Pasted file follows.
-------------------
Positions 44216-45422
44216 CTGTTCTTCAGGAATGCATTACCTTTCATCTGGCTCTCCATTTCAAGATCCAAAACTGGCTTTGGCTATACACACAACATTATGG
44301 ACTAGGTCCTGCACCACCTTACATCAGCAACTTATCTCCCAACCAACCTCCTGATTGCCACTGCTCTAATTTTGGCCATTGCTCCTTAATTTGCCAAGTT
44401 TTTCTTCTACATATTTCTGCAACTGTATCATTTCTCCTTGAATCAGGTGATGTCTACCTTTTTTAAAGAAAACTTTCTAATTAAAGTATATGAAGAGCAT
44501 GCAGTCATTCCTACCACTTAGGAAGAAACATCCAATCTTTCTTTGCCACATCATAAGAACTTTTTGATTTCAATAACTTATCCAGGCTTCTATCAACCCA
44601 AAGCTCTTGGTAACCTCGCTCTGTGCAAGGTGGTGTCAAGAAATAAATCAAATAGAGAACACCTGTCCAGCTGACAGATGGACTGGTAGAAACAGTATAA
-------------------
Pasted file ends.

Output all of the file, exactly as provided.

Positions 44216-45422
44216 CTGTTCTTCAGGAATGCATTACCTTTCATCTGGCTCTCCATTTCAAGATCCAAAACTGGCTTTGGCTATACACACAACATTATGG
44301 ACTAGGTCCTGCACCACCTTACATCAGCAACTTATCTCCCAACCAACCTCCTGATTGCCACTGCTCTAATTTTGGCCATTGCTCCTTAATTTGCCAAGTT
44401 TTTCTTCTACATATTTCTGCAACTGTATCATTTCTCCTTGAATCAGGTGATGTCTACCTTTTTTAAAGAAAACTTTCTAATTAAAGTATATGAAGAGCAT
44501 GCAGTCATTCCTACCACTTAGGAAGAAACATCCAATCTTTCTTTGCCACATCATAAGAACTTTTTGATTTCAATAACTTATCCAGGCTTCTATCAACCCA
44601 AAGCTCTTGGTAACCTCGCTCTGTGCAAGGTGGTGTCAAGAAATAAATCAAATAGAGAACACCTGTCCAGCTGACAGATGGACTGGTAGAAACAGTATAA